Nurse admits attempting to kill daughter for insurance money+.
A 43-year-old nurse has admitted attempting to kill her 15-year-old daughter to collect life insurance money, police sources said Wednesday.
The suspect, Yukiko Sakanaka, was arrested Sunday on suspicion of attempting to kill her eldest daughter, a first-year high school student, by giving her tea laced with an asthma drug on two occasions in May while the girl was hospitalized.
"I had her consume the drug, because I wanted her insurance money," Sakanaka was quoted as saying by the sources. She is the beneficiary of life insurance policies on her eldest daughter worth a total of some 30 million yen.
Sakanaka has also claimed that she attempted to kill her daughter because of poverty and that she planned to commit suicide, but investigators discount this motive as they have confirmed she has several million yen in savings, the sources said.
The girl had been hospitalized on three separate occasions since March for heart palpitations and trembling hands -- symptoms resembling the side effects of the asthma drug salbutamol sulfate, investigators said.
They said the woman's other daughter died in March 1997 at age 9 at a hospital in the city of Nara, while her only son died in November that year at age 15 at Tenri Hospital in Tenri, Nara Prefecture.
The son died of an accumulation of fluid in his lungs and brain. The second daughter died of an acute accumulation of fluid in the lungs.
Sakanaka received 20 million yen in life insurance money following the son's death and 200,000 yen for the second daughter. Police have begun investigating those two deaths, seizing the two children's medical records and the boy's organs, which hospital officials had kept for research purposes.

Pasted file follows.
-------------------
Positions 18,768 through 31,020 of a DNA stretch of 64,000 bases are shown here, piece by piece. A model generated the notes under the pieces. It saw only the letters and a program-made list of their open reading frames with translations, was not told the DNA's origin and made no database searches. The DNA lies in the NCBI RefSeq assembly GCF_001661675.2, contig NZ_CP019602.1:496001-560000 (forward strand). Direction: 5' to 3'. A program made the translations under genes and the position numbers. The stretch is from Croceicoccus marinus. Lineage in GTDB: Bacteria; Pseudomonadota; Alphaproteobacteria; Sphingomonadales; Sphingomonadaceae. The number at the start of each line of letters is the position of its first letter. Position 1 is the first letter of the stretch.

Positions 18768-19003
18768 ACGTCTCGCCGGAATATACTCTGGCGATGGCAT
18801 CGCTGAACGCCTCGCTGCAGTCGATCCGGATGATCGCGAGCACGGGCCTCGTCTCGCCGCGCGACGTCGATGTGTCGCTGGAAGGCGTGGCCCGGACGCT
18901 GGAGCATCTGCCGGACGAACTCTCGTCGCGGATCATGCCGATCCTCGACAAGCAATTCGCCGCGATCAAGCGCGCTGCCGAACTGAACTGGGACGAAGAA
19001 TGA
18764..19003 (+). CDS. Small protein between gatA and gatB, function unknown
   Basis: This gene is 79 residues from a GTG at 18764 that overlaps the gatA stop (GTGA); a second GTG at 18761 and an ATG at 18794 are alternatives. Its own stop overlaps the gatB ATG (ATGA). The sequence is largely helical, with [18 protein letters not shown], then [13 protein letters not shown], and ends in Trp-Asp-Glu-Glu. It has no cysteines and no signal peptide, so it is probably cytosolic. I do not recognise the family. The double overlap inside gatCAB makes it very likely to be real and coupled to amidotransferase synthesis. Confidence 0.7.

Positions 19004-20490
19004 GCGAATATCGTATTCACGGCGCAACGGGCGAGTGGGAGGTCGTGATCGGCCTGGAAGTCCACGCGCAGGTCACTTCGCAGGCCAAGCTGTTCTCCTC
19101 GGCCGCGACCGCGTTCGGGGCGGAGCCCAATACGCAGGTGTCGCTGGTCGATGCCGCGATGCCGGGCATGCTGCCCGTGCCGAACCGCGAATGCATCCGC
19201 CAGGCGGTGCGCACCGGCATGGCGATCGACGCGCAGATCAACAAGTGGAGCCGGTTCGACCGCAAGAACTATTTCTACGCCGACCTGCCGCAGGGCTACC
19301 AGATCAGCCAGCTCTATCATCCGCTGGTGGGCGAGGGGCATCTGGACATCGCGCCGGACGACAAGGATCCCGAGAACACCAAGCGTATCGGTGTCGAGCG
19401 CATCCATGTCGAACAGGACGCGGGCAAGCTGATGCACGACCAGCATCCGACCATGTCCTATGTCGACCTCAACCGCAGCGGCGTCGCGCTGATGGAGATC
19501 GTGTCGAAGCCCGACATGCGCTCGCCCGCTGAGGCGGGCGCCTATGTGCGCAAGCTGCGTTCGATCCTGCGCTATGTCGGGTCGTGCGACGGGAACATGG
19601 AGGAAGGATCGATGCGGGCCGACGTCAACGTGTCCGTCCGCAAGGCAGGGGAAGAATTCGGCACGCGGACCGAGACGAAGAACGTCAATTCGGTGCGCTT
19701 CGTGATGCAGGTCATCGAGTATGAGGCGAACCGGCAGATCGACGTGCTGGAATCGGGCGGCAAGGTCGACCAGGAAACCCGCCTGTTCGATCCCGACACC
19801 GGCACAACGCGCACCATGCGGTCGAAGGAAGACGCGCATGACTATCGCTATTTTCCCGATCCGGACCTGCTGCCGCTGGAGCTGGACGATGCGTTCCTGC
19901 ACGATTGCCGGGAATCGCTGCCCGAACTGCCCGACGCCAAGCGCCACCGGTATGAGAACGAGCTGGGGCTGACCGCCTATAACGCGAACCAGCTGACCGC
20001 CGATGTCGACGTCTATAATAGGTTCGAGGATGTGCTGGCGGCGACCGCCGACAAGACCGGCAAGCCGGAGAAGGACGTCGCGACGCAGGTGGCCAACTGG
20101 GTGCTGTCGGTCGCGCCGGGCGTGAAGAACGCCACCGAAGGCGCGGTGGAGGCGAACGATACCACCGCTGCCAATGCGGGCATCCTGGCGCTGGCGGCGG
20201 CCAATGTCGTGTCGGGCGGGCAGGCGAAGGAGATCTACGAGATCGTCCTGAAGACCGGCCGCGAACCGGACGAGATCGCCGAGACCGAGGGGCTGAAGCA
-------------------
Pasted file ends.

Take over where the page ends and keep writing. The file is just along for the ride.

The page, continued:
Police believe a large portion of the insurance money she received following the deaths of the two children went to her boyfriend, the police sources said.
Sakanaka has worked at Municipal Yamashiro Hospital in Kizu, Kyoto Prefecture, since October 1995.
The elder daughter, whose name police are withholding, was being treated at Tenri Hospital when her mother gave her tea containing salbutamol sulfate, which expands the bronchial air passages, on May 10 and 16, according to police.
The girl suffered a quickened pulse and an accumulation of fluid in the lungs when she drank the tea the first time, and a faster pulse on the second occasion, but doctors at the hospital successfully treated her on both occasions.
After the hospital reported the girl's condition to police, investigators detected salbutamol sulfate in her urine and the leftover tea.
|Printer friendly Cite/link Email Feedback|
|Publication:||Japan Weekly Monitor|
|Date:||Jul 24, 2000|
|Previous Article:||LEAD: Ex-prosecutor held in case over illegal business links+.|
|Next Article:||Gov't to review goal of 3.7% CO2 cut by forest absorption+.|